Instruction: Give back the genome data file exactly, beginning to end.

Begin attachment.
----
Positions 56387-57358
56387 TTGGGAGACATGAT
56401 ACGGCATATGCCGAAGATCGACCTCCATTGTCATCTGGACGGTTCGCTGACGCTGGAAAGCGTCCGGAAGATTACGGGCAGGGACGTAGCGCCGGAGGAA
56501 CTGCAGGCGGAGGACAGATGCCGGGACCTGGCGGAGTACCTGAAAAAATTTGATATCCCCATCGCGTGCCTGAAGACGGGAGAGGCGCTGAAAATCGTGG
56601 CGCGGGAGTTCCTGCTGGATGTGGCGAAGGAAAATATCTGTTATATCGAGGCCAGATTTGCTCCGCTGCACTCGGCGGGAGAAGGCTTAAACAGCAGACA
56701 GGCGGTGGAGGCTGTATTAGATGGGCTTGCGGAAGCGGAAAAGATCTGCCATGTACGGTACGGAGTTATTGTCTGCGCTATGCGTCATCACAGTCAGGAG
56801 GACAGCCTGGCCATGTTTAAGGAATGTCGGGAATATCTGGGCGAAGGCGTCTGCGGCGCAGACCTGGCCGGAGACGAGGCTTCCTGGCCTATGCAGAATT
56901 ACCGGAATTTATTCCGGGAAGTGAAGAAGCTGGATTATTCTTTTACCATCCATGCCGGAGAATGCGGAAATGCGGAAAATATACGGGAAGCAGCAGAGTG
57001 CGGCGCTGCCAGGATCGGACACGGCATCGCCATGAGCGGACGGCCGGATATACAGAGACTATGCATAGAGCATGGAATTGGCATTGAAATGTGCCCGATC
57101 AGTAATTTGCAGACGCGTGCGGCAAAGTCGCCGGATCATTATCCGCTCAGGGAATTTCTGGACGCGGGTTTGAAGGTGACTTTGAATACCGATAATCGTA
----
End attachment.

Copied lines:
Positions 56387-57358
56387 TTGGGAGACATGAT
56401 ACGGCATATGCCGAAGATCGACCTCCATTGTCATCTGGACGGTTCGCTGACGCTGGAAAGCGTCCGGAAGATTACGGGCAGGGACGTAGCGCCGGAGGAA
56501 CTGCAGGCGGAGGACAGATGCCGGGACCTGGCGGAGTACCTGAAAAAATTTGATATCCCCATCGCGTGCCTGAAGACGGGAGAGGCGCTGAAAATCGTGG
56601 CGCGGGAGTTCCTGCTGGATGTGGCGAAGGAAAATATCTGTTATATCGAGGCCAGATTTGCTCCGCTGCACTCGGCGGGAGAAGGCTTAAACAGCAGACA
56701 GGCGGTGGAGGCTGTATTAGATGGGCTTGCGGAAGCGGAAAAGATCTGCCATGTACGGTACGGAGTTATTGTCTGCGCTATGCGTCATCACAGTCAGGAG
56801 GACAGCCTGGCCATGTTTAAGGAATGTCGGGAATATCTGGGCGAAGGCGTCTGCGGCGCAGACCTGGCCGGAGACGAGGCTTCCTGGCCTATGCAGAATT
56901 ACCGGAATTTATTCCGGGAAGTGAAGAAGCTGGATTATTCTTTTACCATCCATGCCGGAGAATGCGGAAATGCGGAAAATATACGGGAAGCAGCAGAGTG
57001 CGGCGCTGCCAGGATCGGACACGGCATCGCCATGAGCGGACGGCCGGATATACAGAGACTATGCATAGAGCATGGAATTGGCATTGAAATGTGCCCGATC
57101 AGTAATTTGCAGACGCGTGCGGCAAAGTCGCCGGATCATTATCCGCTCAGGGAATTTCTGGACGCGGGTTTGAAGGTGACTTTGAATACCGATAATCGTA